How to pick the right tubing and fittings
One of the most confusing parts of building a custom loop is the fittings and tubing, by far. It can be quite stressful when you first look at all the options you have at PPCs when it comes to fittings and tubing. It is extremely important that you purchase compatible fittings and tubing for your custom loop, but it is much easier than you might think. I hope that this quick guide on how to pick out the correct fittings and tubing for your loop helps relieve some of the stress with your build.
First things first. Always ask yourself, “what tubing do I want to use for this loop?”, when you first start to plan your build. Start by deciding on either rigid tube; PETG, acrylic, copper, glass, etc, or soft tube; PVC, Neoprene, Polyurethane, etc. Both types of tubing have their uses and aesthetics. For a beginner watercooler, it is usually best to start with soft tubing, as it is easier to work with and is helpful when learning the basics. Rigid, or hard tubing, is often more difficult to work with, however it does provide different aesthetics as well as a more durable tubing. Whichever you choose decides what type of fitting you need. For soft tube, you’ll need either barb fittings like these, and clamps like these, or soft tube compression fittings like these. For rigid tubing you’ll need rigid tube fittings like these. Size is often a water cooler’s biggest concern, however the size of your tubing really doesn’t impact your loop’s performance at the end of the day. All tubing is measured with an O.D., or outer diameter, and an I.D., or inner diameter. For soft tubing you’ll want to pay close attention to both the O.D. and the I.D. when selecting your fittings. For rigid tubing you really only need to worry about the O.D. when it comes to fitting compatibility. With soft tubing, the tube’s dimensions are commonly listed in both standard and metric measurements. Don’t let this confuse you! Standard and metric values are not always interchangeable. For example: people will sometimes say 12mm = ½”, when a ½” is actually 12.7mm. Now this doesn’t make a particularly big difference with soft tubing, as you have much more room for error with soft tube. You do, however, always want to be sure to purchase tubing that matches the size of your fittings exactly, or vice versa. When it comes to rigid tubing, you only need to worry about the O.D., as the outside of the tubing is the only part that makes a seal with the fitting.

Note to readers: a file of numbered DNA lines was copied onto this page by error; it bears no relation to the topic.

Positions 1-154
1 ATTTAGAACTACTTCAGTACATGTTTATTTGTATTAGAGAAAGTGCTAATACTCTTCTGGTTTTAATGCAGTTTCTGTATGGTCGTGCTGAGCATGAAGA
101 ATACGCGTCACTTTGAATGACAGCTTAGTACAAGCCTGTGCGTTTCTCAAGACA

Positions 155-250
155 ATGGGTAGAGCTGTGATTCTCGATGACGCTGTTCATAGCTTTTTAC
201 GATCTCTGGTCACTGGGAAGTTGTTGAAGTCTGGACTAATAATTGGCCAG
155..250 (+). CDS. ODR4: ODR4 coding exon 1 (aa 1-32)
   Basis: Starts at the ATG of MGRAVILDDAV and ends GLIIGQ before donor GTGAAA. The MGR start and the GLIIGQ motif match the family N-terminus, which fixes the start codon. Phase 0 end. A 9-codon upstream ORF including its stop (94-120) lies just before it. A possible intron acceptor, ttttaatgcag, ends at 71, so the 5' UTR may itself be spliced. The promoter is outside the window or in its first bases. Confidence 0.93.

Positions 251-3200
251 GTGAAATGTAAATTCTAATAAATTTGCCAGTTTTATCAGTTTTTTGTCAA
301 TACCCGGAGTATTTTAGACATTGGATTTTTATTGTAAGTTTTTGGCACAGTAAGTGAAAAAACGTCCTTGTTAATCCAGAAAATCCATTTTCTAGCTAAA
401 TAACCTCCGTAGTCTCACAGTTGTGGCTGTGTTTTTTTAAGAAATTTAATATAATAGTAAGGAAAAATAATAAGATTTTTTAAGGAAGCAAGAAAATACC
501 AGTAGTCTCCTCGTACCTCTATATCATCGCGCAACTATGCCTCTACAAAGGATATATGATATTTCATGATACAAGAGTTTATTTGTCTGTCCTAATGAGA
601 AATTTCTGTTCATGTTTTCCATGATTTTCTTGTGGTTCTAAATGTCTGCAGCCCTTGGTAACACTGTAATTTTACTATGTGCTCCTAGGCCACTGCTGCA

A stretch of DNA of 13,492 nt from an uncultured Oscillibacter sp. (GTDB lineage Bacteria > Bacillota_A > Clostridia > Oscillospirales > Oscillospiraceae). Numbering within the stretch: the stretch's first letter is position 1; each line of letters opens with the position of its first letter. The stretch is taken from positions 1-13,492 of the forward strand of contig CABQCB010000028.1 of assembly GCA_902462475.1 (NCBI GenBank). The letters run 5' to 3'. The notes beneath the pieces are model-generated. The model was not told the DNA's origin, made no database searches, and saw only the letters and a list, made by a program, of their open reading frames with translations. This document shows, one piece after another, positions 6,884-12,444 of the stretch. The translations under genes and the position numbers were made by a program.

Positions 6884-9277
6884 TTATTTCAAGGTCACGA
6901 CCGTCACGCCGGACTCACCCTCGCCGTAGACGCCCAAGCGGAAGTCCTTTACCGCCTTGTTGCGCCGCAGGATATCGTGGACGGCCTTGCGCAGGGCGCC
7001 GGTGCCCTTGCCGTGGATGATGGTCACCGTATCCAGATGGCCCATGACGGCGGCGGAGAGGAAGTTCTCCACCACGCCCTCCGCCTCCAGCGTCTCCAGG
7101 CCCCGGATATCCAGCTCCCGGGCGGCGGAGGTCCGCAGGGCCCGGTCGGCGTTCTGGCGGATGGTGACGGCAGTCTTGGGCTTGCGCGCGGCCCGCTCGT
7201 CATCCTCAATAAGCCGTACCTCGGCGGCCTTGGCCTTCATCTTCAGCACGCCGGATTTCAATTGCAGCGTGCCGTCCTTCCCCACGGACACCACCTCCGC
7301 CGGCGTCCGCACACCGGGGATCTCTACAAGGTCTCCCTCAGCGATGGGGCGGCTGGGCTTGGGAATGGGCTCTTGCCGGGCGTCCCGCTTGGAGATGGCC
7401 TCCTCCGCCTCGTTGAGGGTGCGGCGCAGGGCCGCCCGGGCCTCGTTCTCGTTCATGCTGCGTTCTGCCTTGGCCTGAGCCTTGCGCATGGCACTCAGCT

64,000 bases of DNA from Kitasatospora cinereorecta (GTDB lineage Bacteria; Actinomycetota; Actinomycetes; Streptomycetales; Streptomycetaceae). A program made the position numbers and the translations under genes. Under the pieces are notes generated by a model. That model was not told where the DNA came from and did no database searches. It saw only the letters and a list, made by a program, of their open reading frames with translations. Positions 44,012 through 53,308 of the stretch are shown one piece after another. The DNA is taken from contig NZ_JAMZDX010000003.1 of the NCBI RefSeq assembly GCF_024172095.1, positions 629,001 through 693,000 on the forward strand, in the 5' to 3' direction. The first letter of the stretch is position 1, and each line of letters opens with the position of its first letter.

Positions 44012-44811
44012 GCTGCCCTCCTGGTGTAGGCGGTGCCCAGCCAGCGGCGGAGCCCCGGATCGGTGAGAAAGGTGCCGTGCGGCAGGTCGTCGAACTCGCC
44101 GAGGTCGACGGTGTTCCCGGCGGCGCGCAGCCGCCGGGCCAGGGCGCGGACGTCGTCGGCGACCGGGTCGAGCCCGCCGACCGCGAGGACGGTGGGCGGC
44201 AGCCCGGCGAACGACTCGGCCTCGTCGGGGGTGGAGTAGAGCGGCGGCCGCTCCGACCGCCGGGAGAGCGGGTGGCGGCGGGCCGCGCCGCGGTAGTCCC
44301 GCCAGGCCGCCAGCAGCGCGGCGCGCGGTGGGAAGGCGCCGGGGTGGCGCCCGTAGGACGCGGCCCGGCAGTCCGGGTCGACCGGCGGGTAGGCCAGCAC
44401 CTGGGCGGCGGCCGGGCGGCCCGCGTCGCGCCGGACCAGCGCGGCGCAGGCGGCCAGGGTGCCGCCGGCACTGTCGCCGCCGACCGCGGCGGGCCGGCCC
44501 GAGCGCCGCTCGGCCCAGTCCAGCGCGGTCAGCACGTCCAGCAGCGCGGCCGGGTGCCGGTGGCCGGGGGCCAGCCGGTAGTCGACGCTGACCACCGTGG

Various sizes of soft and hard tubing.
A lot was just covered about fittings, so be sure to keep the size of your fittings in mind when picking what you will use for your custom loop. Aside from the size, there are also a couple different types. Previously mentioned above were barbs/clamps for soft tubing, as well as two types of compression fittings. Barbs/clamps are the most basic type of fitting, as such, they are very easy to use as well. Just slide the clamp over your tubing, then slide the end of the tubing over the barb. Tighten down the clamp over the barb, and you’re all set! Compression fittings are somewhat similar for soft tubing, as they still have the barb. Instead of the clamp, they have a collar which threads onto the barb part of the fitting, over the tubing.
Soft tube over compression fitting barb
Soft tube installed on fitting with the collar.